“It’s Christmas at the White House”

The House of Representatives passed the unconstitutional FISA Amendments Act of 2008 (H.R. 6304) today by a vote of 293-129. The final roll call is up at the House website, so you can see how your representative voted. My rep is Bill Pascrell, and I am proud to say his name is in the No column.

If there is anything more nausea-inducing than the Democratic leadership’s complete capitulation to Pres. Bush’s Constitution-busting wish list, it is the self-serving narrative they spin of “improving FISA” and “firmly rejecting” unlimited executive power, and “compromise.”

“My constituents are saying ‘don’t cave in’,” announces Jane Harman, after she caves in.

“‘There is no inherent authority of the president to do whatever he wants. This is a democracy,’ Nancy Pelosi said, announcing her support for the bill” that gives the president the authority to do whatever he wants.

“… [T]he telecommunications companies ‘come out of this with a taint’ for their actions and should not receive immunity,” declares Pelosi, as she agrees to a bill that gives the telecoms immunity for their actions.

“To be clear, this is not the bill I would have written in an ideal world,” Steny Hoyer says, with a sigh.

“However, in our legislative process, no one gets everything he or she wants,” he adds, as he gives the president everything he wants, and more.

“Different parties – often with deeply competing interests – come together here to produce a consensus product, where each side gives and takes,” Hoyer lectures us, about the most one-sided piece of legislation to come down the pike in recent memory.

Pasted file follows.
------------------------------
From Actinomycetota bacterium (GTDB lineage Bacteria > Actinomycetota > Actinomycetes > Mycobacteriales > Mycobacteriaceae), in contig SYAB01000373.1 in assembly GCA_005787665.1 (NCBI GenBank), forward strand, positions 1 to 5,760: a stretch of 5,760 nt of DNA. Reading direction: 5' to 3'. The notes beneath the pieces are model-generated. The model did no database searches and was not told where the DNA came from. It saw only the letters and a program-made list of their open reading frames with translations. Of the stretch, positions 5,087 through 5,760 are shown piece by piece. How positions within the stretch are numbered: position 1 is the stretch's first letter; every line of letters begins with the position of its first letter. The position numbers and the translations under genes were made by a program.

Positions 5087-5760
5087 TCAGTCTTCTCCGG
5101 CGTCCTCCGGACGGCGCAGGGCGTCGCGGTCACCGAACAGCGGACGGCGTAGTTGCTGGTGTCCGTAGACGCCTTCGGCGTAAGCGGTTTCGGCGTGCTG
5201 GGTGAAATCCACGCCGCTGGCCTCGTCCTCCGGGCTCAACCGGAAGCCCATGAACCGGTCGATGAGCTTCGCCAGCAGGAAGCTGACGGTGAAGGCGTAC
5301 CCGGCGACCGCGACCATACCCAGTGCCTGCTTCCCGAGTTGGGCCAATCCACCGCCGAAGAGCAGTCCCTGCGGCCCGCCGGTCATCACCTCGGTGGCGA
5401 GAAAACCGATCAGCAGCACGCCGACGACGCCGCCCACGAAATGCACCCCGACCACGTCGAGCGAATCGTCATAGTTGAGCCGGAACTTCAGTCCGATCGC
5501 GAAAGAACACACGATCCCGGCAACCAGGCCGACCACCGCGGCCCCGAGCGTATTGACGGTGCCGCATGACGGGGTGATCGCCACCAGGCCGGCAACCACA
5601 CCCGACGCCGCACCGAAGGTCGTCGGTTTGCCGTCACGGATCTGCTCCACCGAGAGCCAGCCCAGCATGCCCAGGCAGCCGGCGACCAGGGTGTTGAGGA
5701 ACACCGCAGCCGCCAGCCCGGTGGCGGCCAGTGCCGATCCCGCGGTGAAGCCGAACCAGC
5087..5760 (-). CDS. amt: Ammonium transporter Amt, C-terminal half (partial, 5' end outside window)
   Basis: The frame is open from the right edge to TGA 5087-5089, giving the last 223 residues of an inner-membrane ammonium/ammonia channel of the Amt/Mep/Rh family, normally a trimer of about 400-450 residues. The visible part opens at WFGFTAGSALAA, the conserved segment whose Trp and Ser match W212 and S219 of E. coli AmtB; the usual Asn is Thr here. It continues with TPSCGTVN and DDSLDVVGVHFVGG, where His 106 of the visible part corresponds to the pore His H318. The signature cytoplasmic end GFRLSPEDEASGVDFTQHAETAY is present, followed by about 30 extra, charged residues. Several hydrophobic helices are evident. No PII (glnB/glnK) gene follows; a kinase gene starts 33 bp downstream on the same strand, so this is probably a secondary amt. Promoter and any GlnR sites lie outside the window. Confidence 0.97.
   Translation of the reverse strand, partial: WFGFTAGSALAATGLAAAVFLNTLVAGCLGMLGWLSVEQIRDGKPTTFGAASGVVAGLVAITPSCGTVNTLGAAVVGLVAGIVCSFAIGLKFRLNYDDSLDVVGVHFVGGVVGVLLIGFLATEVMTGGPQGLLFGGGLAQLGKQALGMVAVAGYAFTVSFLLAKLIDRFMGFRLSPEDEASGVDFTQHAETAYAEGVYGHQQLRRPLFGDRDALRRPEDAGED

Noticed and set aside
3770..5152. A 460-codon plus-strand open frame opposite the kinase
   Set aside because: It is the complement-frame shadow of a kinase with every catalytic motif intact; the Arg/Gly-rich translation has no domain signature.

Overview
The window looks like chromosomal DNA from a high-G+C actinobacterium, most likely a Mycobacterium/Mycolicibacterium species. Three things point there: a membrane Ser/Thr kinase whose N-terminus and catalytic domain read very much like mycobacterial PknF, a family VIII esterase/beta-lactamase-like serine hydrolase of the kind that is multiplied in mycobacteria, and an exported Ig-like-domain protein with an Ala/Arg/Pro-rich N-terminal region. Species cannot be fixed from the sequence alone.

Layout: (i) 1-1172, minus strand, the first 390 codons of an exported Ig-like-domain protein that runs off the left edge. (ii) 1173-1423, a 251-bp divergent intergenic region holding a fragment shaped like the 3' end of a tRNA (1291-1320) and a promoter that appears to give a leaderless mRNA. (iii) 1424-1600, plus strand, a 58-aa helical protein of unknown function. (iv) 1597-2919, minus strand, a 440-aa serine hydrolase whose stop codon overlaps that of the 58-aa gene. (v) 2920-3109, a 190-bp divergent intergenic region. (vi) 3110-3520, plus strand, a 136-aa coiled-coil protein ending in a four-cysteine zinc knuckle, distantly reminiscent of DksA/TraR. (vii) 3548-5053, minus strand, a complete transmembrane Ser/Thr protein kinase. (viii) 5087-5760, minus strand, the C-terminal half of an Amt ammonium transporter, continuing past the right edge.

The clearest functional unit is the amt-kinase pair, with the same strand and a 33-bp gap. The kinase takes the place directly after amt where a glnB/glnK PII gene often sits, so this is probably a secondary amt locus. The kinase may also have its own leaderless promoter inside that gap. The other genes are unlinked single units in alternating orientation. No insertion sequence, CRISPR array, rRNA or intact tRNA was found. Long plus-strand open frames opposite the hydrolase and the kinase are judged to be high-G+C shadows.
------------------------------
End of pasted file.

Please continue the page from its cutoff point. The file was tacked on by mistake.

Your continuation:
“It’s bad enough,” Glenn writes:

watching the likes of Steny Hoyer, Rahm Emanuel and a disturbingly disoriented Nancy Pelosi eviscerate the Fourth Amendment, exempt their largest corporate contributors from the rule of law, and endorse the most radical aspects of the Bush lawbreaking regime. But it’s downright pathetic to see them try to depict their behavior as some sort of bipartisan “compromise” whereby they won meaningful concessions:

“When they saw that we were unified in sending that bill rather than falling for their scare tactics, I think it sent them a message,” said House Speaker Nancy Pelosi (D-Calif.). “So our leverage was increased because of our Democratic unity in both cases.”

Not even the media establishment and the GOP can refrain from mocking this pretense they’re trying to peddle. What’s amazing is that they’re actually as devoid of dignity as they are integrity.

Digby’s salty language hits the spot

:

Roy Blunt and Steny Hoyer are practically tongue kissing on the floor right now and congratulating each other on their mutual fabulousness in negotiating the rape of the constitution this morning. It’s quite a love fest.

Glenn passes on the very disturbing news that Barack Obama is supporting this piece of constitutional fish wrap: